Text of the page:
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Sex / Gender Discrimination: Overview

Discrimination on the basis of sex has a long history in the United States, and its residual effects still operate to keep women's salaries lower and opportunities fewer in the employment realm. It also significantly affects transgender, nonbinary, and genderqueer individuals. Even cisgender men can experience sex discrimination in the workplace. No matter what form it takes — unequal pay, discriminatory job standards, or failure to promote — numerous federal and state laws prohibit discrimination on the basis of sex.

What Constitutes Sex Discrimination?

The essence of sex discrimination is unequal treatment on the basis of sex. The treatment must not simply be different, but also unequal, and therefore unfair. For example, requiring women and men to use separate restrooms does not constitute sex discrimination. But it is sex discrimination to provide different working conditions, salaries, hiring, promotion, or bonus criteria to individuals of different genders.

One form of sex discrimination is sexual harassment. Individuals of all genders have the right to secure and perform their jobs free of unwanted demands for romantic or sexual relationships, or unwanted communications or behaviors of a sexual nature that interfere with their ability to work.

Sex Discrimination and the Law: Title VII

Title VII of the Civil Rights Act of 1964 provides strong protections against sex discrimination in employment. Specifically, Title VII makes it illegal for an employer:

"1) to fail or refuse to hire or to discharge any individual, or otherwise to discriminate against any individual with respect to [their] compensation, terms, or privileges of employment, because of such individual'; or

"2) to limit, segregate, or classify employees or applicants for employment in any way which would deprive or tend to deprive any individual of employment opportunities or otherwise affect [the individual's] status as an employee, because of such individual'"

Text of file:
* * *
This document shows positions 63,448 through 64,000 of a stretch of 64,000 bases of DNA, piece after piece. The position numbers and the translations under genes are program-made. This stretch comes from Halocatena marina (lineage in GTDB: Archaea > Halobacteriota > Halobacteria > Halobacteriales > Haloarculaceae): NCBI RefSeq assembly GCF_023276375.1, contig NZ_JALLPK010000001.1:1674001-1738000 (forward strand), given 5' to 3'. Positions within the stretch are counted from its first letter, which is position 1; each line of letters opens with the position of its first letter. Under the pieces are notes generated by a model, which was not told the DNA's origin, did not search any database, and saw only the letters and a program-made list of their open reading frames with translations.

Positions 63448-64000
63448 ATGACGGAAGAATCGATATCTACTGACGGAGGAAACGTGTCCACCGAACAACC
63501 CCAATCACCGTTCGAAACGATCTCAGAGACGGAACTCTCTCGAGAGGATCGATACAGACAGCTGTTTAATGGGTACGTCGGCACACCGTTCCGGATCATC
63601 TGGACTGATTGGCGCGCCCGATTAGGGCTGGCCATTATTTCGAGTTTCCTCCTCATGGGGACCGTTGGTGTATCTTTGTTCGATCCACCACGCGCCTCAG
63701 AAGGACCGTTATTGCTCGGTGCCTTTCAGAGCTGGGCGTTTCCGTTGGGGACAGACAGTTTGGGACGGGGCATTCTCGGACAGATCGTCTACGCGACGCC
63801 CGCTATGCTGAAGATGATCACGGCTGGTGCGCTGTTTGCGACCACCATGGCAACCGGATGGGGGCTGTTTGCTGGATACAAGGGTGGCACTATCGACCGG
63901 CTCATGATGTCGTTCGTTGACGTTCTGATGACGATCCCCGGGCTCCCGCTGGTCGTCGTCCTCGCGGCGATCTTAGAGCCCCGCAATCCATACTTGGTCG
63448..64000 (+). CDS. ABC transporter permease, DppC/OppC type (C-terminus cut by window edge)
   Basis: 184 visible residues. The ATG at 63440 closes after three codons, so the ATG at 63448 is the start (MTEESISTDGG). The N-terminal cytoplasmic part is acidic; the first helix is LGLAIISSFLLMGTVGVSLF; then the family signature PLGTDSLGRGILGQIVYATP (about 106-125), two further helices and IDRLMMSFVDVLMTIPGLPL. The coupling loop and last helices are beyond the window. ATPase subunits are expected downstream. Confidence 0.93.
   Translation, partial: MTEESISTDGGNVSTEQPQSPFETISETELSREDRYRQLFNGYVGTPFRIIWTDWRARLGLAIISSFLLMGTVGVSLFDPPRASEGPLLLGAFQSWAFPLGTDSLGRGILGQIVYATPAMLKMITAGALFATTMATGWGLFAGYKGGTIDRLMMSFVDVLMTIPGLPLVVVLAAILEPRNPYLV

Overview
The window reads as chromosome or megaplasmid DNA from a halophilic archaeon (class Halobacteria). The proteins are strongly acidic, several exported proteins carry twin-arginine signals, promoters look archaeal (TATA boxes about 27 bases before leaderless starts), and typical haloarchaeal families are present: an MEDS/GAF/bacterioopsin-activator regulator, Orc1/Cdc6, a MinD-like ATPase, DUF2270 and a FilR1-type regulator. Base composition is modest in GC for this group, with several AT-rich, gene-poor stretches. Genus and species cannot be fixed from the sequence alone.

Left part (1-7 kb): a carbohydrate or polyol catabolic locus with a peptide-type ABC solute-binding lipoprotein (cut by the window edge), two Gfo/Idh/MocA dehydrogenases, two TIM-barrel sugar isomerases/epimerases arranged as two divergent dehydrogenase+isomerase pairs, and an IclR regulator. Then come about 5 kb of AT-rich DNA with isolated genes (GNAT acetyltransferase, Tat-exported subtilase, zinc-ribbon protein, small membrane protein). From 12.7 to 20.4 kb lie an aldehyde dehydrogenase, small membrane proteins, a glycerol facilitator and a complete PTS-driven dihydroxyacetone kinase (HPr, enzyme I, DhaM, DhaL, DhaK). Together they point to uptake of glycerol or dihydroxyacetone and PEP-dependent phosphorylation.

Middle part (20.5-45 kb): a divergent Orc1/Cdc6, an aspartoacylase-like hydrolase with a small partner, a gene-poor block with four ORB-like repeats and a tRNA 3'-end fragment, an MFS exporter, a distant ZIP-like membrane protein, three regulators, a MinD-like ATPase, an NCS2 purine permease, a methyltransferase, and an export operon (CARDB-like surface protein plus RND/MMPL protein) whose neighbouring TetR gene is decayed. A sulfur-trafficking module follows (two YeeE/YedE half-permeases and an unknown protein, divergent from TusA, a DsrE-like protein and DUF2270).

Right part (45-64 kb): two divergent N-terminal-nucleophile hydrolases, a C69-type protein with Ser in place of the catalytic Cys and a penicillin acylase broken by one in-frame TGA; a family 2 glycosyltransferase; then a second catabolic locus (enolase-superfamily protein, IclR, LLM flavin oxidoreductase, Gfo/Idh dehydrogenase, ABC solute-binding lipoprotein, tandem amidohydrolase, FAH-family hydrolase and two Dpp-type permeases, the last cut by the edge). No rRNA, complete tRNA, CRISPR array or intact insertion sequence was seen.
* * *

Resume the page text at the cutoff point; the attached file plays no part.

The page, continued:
Title VII also prohibits sex discrimination in on-the-job and apprenticeship programs, retaliation against an employee for opposing a discriminatory employment practice, and sexually stereotyped advertisements for employment positions.

Workplace Harassment as Sexual Discrimination

Workplace harassment is another form of unlawful discrimination. Employers must not only grant all genders equal pay and opportunities; they must also remedy any sexual harassment situations that are known, or of which the employer should be aware. This includes both harassment of lower-tier employees by a manager or executive and sexual harassment among coworkers.

Harassment involves unwanted sexual advances, requests for sexual favors, and other verbal or physical conduct of a sexual nature.

It is illegal for an employer to make sexual conduct a condition or term of employment, to base employment decisions on such conduct, or to permit sexual conduct that unreasonably interferes with an employee's work performance or creates an intimidating, hostile, or offensive work environment. Lewd comments, unwanted touching, displays of sexual objects or photographs, or offensive cartoons or drawings may constitute sexual harassment when they interfere with an individual's work performance.

Get Legal Assistance With Your Sex/Gender Discrimination Claim

Most employers have procedures for reporting sexual discrimination, but these situations can still be difficult for an affected employee to address. Sometimes, legal action becomes necessary when an employer takes a discriminatory position against an employee based on sex. Speaking with an experienced employment law attorney can help you to protect your rights and pursue a proper remedy if you've been the victim of discrimination. 

Next Steps

Contact a qualified employment discrimination attorney to make sure your rights are protected.

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